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Mark Stapleton

Iran and the bomb

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I'm taking a keen interest in the current hysteria concerning Iran's nuclear intentions. I suspect the hypocrisy of the whole affair is being driven by a fear that America and Europe won't be able to throw their weight around in the Middle East if Iran goes ahead and produces a nuclear weapon or two.

I believe nuclear weapons to be the ultimate deterrent and don't see why certain countries should be prevented from making their own national security arrangements.

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Guest Stephen Turner

Yes its the double standards, and hypocrisy that really stink. Not that I am gung ho to see Iran possess these weapons, but who the Hell are we to tell a sovereign country what it can, and cant do? The biggest hypocrite, as per usual, is the US, the only country to use nuclear weapons against civilian populations,and to abandon, or disregard reduction talks again, and again, Gets to tell others how to run their affairs. Talk about putting the Fox in charge of the hen house....

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Yes its the double standards, and hypocrisy that really stink. Not that I am gung ho to see Iran possess these weapons, but who the Hell are we to tell a sovereign country what it can, and cant do? The biggest hypocrite, as per usual, is the US, the only country to use nuclear weapons against civilian populations,and to abandon, or disregard reduction talks again, and again, Gets to tell others how to run their affairs. Talk about putting the Fox in charge of the hen house....

I agree. I would feel safer if Iran did not make any nuclear weapons. However, if you accept Israel’s argument that they need nuclear weapons to protect them from other states in the Middle East, then logically you cannot object to Iran using the same argument. After all, would the US and the UK invaded Iraq if they had nuclear weapons? I don’t think so. If the US, UK and Israel believe in the deterrence of nuclear weapons, why can’t Iran or Iraq believe this?

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Logically, the American and European Governments so alarmed by this development don't have a leg to stand on. Ahmadinejad also says he will ban inpectors if Iran is referred to the security council. He doesn't fear sanctions. It looks like America will just have to wear it.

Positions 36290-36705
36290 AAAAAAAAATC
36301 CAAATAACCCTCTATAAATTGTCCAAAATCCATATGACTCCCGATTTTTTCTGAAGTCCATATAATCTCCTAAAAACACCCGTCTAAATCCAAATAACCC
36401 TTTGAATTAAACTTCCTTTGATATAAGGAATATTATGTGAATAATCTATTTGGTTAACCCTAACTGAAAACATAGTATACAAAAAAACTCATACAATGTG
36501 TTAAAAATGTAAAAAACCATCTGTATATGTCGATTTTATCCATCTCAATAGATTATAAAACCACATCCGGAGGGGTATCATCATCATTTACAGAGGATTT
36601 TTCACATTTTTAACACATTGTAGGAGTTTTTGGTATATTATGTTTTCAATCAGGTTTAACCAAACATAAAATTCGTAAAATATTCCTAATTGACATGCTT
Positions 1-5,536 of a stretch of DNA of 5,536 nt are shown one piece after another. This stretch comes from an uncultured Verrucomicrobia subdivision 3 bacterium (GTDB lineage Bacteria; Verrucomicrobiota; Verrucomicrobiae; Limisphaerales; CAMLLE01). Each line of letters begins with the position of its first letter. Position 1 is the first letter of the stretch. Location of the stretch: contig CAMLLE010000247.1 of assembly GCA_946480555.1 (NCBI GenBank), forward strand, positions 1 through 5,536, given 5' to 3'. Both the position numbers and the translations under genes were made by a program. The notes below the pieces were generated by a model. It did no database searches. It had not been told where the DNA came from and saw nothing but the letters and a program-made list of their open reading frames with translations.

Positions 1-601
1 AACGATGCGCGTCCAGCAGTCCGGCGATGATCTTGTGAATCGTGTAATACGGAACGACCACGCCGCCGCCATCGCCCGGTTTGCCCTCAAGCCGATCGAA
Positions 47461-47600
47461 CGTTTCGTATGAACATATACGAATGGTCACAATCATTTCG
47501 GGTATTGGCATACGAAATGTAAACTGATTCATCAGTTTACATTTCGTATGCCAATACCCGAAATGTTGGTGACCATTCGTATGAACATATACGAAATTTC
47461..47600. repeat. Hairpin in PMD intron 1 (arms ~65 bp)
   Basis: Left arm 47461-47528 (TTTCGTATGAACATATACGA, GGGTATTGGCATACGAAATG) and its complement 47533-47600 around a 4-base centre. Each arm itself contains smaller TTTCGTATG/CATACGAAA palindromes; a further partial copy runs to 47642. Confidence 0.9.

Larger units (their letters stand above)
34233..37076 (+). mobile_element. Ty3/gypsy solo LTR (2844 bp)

There is also the possibility of a US backed Israeli strike on the Isfahan facility, similar to the attack on the Iraqi facility in 1981. The consequences of such an action could be disastrous.

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Having lived in Iran during and after the Islamic Revolution, I do see quite a big difference between the USA, France or Israel having nuclear weapons and the sort of people I saw in charge there controlling them... If you really can't see the difference, try moving there for a couple of years...

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Having lived in Iran during and after the Islamic Revolution, I do see quite a big difference between the USA, France or Israel having nuclear weapons and the sort of people I saw in charge there controlling them... If you really can't see the difference, try moving there for a couple of years...

I see. So you're implying that the Iranians can't be trusted with a nuclear weapon? The problem with this reasoning is it's completely subjective. While many in the West may consider the leadership of Iran unstable and barbaric, many in the Middle East believe the same can be said of the U.S. leadership. Many would also say this about Kim Jong Il in North Korea, yet he also has the bomb.

Countries can't deny other countries the use of globally accessible technology because they don't like their system of Government. It's incredibly arrogant and history has shown (with so many countries now in possession of nuclear capability) that it doesn't work anyway. Just because America possesses a ridiculous 10,000 nuclear warheads doesn't give it the right to determine which of the world's countries should possess nuclear weapons.

Nuclear proliferation is a strange phenomenon. There are now nine countries in the club: the USA, Russia, France, Britain, China, North Korea, Israel, India and Pakistan. Membership of the club costs plenty but it's still becoming less exclusive all the time. With all these new members in the nuclear club you would think the world would be permanently gripped by fear of nuclear war. However, this has not occurred. Paradoxically, the fear of nuclear war--at its peak during the cold war when membership of the club was limited to two (France and Britain possessing the nuclear technology but not the efficient rocket delivery systems of the US and USSR)--has subsided as the world has watched membership of the club grow. It should also be remembered that the only occasion a nuclear bomb has been used on a civilian population was in 1945 by the US, when it was the only member of the nuclear club.